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  • Open Access

HIV-1 Glycopeptides as Immunogens

Retrovirology20052(Suppl 1):P104

https://doi.org/10.1186/1742-4690-2-S1-P104

Published: 8 December 2005

Keywords

  • Glycopeptide
  • Membrane Fusion
  • Envelope Glycoprotein
  • Conformational Epitope
  • Vaccine Design

One challenge in HIV-1 vaccine design is to identify epitopes able to induce neutralizing antibodies. HIV-1 glycopeptides represent a partial structure of the envelope glycoproteins that contains both peptide and carbohydrate motifs. Several pieces of evidence suggest that HIV-1 glycopeptides may constitute new neutralizing epitopes: 1) certain HIV-1 glycopeptides are highly conserved and are well accessible; 2) selected N-glycans around the V3 domain have been identified as neutralizing epitope for the broadly neutralizing antibody 2G12; and 3) N-glycans can mask unwanted epitopes, redirect the immune focus, and induce conformational epitopes. To explore this new territory for immunogen design, we have focused on exploring the V3 domain glycopeptides that correspond to the so-called principal neutralizing determinant (PND) and the gp41 C-terminal glycopeptides that are involved in viral membrane fusion. We have developed a novel chemoenzymatic method for constructing large homogeneous HIV-1 glycopeptides that are hitherto unavailable. Preliminary studies indicated that glycosylation affects the global conformations and enhances the beta-turn and/or loop structure of the V3 domain in buffer. We also observed that the N-glycans can protect the V3 domain against protease (furin and pronase) digestion. In addition, we found that glycosylation on C34 has a profound effect on its ability to form the six-helix bundles with N36. The interesting glycosylation effects observed urge further immunization studies with the glycopeptide immunogens.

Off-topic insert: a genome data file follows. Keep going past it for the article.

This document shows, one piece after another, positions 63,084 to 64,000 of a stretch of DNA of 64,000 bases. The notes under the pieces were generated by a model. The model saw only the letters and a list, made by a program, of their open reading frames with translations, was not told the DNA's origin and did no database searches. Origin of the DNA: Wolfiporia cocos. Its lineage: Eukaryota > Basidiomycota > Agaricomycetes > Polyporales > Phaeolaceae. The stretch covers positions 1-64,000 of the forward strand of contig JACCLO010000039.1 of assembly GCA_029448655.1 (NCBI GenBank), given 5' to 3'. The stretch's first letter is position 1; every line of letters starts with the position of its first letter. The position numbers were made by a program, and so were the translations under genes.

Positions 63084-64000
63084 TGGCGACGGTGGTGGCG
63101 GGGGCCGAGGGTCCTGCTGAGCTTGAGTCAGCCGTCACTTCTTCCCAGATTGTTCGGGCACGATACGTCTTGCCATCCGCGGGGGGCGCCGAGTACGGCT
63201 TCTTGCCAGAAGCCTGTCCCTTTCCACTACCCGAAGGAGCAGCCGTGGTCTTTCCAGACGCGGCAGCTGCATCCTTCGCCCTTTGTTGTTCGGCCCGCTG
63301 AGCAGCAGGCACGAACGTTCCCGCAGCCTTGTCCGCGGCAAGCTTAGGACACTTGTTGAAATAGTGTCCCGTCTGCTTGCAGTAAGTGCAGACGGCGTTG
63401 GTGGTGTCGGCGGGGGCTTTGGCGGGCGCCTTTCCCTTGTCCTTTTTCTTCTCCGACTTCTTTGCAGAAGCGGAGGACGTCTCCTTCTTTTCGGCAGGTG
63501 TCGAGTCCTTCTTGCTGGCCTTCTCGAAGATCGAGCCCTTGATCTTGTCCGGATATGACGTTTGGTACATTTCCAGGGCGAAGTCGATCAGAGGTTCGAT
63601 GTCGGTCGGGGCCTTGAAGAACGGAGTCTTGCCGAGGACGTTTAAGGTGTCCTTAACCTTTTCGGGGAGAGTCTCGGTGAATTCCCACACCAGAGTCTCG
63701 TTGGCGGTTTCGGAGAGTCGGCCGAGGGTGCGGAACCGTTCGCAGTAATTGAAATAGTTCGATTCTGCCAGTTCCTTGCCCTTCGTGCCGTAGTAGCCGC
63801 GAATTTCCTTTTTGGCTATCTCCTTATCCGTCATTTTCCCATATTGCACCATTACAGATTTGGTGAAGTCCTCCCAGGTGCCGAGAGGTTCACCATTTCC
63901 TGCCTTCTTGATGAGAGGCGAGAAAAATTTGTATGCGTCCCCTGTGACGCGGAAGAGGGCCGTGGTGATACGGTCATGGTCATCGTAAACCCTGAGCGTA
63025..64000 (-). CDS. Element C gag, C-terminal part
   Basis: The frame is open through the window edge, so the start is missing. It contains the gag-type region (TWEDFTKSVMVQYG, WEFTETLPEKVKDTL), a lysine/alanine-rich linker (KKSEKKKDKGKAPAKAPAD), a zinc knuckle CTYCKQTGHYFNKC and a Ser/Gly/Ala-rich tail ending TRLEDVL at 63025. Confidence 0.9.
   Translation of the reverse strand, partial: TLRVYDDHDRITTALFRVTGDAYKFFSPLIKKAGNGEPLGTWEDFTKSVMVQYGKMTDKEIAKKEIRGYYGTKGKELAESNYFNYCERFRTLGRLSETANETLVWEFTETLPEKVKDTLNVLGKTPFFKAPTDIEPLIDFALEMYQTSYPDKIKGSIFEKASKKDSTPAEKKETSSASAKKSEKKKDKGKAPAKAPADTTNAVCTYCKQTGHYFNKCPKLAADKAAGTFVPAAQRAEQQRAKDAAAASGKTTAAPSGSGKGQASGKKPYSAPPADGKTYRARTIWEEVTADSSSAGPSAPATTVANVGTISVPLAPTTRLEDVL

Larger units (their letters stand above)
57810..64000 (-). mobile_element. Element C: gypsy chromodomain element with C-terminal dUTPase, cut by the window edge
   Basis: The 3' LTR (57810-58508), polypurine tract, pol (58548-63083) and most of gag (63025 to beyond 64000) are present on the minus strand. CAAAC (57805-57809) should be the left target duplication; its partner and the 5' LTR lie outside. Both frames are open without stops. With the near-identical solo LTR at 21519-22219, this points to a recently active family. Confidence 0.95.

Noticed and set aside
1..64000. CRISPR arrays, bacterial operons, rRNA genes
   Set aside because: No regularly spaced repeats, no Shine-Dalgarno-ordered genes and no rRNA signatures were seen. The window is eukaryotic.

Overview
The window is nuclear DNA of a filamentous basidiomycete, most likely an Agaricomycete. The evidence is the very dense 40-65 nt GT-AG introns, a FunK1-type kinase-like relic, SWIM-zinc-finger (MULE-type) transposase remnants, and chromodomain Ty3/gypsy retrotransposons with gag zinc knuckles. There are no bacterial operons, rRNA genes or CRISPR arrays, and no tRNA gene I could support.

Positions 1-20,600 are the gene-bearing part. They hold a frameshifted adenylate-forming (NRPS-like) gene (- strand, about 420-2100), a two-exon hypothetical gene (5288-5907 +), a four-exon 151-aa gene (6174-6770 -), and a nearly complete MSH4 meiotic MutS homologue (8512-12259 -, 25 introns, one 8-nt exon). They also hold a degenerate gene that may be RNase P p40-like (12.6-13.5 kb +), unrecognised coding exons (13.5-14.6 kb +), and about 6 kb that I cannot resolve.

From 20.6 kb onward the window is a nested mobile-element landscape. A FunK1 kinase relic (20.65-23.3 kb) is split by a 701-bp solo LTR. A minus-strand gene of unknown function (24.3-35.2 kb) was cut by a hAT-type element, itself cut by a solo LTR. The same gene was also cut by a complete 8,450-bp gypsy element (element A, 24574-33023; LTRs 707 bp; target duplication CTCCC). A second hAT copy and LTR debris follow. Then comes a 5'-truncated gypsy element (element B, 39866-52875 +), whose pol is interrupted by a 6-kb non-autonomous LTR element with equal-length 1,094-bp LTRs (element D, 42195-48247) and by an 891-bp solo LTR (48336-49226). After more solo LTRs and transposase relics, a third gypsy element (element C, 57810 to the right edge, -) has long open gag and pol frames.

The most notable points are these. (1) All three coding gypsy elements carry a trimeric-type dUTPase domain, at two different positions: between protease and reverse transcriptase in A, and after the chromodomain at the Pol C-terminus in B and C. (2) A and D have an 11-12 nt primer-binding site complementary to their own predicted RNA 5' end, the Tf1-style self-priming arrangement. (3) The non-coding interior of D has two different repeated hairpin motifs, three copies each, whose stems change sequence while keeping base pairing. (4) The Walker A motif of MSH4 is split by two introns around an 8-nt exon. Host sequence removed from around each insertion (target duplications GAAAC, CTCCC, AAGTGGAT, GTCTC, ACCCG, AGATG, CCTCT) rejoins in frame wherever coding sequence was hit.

Notes

Authors’ Affiliations

(1)
Institute of Human Virology, UMBI, Baltimore, USA

Copyright

© The Author(s) 2005

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